The Most Dangerous Cities in the World

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10. Conakry, Guinea Republic
> GDP per capita: $448.48 (14th lowest)
> Adult literacy rate: 29.5%
> Adult mortality rate per 1,000: 331
> Population living on < $1 per day: 69.8%

Conakry, a peninsula located on the western coast of Guinea, holds roughly a fifth of the entire nation’s population. Over the past two decades, significant growth in the city has led to overwhelming population density and infrastructure problems. Elections in 2010 led to protests and violent clashes between Guinea’s citizens and the military. According to the U.S. Department of State, the worst is over, but “there is residual potential for violence.” The State Department further warns that “While not specifically targeted, U.S. citizens have been victimized in the past. Motorists traveling outside of Conakry have encountered improvised checkpoint-barricades manned by persons in military uniforms who demand money and search through personal belongings, confiscating items of value.” Seventy percent Guinea citizens live on $1 per day and only 30% of adults are literate.

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9. Nairobi, Kenya
> GDP per capita: $807.50 (32nd lowest)
> Adult literacy rate: 73.6%
> Adult mortality rate per 1,000: 387
> Population living on < $1 per day: 19.7%

According to the UN, nearly 20% of the population of Kenya lives on less than $1 per day. The country has one of the highest unemployment rates in the world, and GDP per capita is just over $800, compared to the estimated $46,860 in the U.S. While crime is high throughout the country, it is particularly bad in the capital city of Nairobi. Violent crimes, including carjacking, kidnapping and home invasion, occur regularly and are often fatal. According to the U.S. State Department, “In early 2007, two U.S. citizens were killed and one critically injured in two separate carjacking incidents. Nairobi averages about 10 vehicle hijackings per day and Kenyan authorities have limited capacity to deter and investigate such acts.” Nairobi also is known to be a hotbed for scams targeting tourists.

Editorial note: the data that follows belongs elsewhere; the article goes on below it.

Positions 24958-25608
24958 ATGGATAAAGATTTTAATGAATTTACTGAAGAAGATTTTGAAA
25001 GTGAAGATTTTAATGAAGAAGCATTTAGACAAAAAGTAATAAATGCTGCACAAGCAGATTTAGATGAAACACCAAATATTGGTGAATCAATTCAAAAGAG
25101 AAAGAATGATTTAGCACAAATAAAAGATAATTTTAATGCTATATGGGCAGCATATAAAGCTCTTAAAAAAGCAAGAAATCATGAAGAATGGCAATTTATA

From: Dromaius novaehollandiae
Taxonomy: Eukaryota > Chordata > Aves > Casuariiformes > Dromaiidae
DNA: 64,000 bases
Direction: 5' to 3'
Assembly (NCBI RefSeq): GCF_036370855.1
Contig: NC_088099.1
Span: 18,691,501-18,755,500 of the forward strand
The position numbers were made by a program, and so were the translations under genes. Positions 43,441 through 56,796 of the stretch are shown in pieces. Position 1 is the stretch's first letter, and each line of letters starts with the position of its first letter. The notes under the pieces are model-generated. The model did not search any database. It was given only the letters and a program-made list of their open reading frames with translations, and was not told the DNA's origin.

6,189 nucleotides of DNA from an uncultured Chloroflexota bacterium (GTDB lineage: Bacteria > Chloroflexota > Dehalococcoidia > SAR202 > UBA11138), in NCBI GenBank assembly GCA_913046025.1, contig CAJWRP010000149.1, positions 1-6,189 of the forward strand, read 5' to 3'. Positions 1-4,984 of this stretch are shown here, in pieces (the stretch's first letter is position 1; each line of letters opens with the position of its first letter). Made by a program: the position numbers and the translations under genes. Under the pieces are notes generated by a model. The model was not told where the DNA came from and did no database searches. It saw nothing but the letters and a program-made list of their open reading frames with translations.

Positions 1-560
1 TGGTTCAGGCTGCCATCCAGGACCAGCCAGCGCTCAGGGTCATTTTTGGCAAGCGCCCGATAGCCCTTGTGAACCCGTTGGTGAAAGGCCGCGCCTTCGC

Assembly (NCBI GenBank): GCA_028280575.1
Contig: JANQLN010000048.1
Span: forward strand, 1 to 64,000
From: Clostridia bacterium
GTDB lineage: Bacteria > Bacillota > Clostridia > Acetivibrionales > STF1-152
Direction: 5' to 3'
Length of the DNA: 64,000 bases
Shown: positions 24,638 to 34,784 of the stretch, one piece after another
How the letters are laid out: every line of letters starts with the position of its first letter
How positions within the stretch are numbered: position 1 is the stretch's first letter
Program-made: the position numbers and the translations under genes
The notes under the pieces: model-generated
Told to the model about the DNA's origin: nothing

8. Sana’a, Yemen
> GDP per capita: $1,283 (47th lowest)
> Adult literacy rate: 37.1%
> Adult mortality rate per 1,000: 357
> Population living on < $1 per day: 17.5%

In September, the U.S. department of State issued a warning to U.S. citizens, urging them to not to travel to Yemen. Violent protests in the capital city of Sana’a have been going on for months to oust the country’s long-time president Ali Abdullah Saleh. Saleh has stepped down, but calls for him to be executed have led to continued violence between protesters and government forces. According to the State Department, extremely dangerous clashes are still occurring, and “may escalate without notice.” The Department also noted that Americans should flee the country “while commercial transportation is available.”

7. Tbilisi, Georgia
> GDP per capita: $2,629.44 (66th lowest)
> Adult literacy rate: n/a
> Adult mortality rate per 1,000: 150
> Population living on < $1 per day: 13.4%

While its condition do not compare to some of the countries in Africa, with an unemployment rate of 16.4% and a GDP per capita of $2,629, Georgia is one of the poorest countries in Europe. According to the State Department, the disparity in wealth between travelers and natives leads to the targeting of tourists for robbery and other crimes. Tbilisi, the nation’s capital, has one of the highest rates of these crimes. The State Department reports: “Many robberies and assaults have occurred in areas frequented by U.S. citizens and foreigners in Tbilisi, such as on side streets near Tbilisi’s city center. Firearms are readily available in Georgia and assailants may be armed with firearms or other weapons.”

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6. Karachi, Pakistan
> GDP per capita: $1,029.93
> Adult literacy rate: 42.7%
> Adult mortality rate per 1,000: 204
> Population living on < $1 per day: 22.6%

Karachi, the largest city in Pakistan, has been subject to continuing acts of terrorism from Al-Qaida and elements of the Taliban. In August, the U.S. Bureau of Consular Affair warned that the violence “poses a potential danger to U.S. citizens throughout Pakistan. Terrorists and their sympathizers regularly attack civilian, government, and foreign targets …” Karachi suffered from intermittent suicide bombings over the past several years, and an American child was kidnapped there last year as well.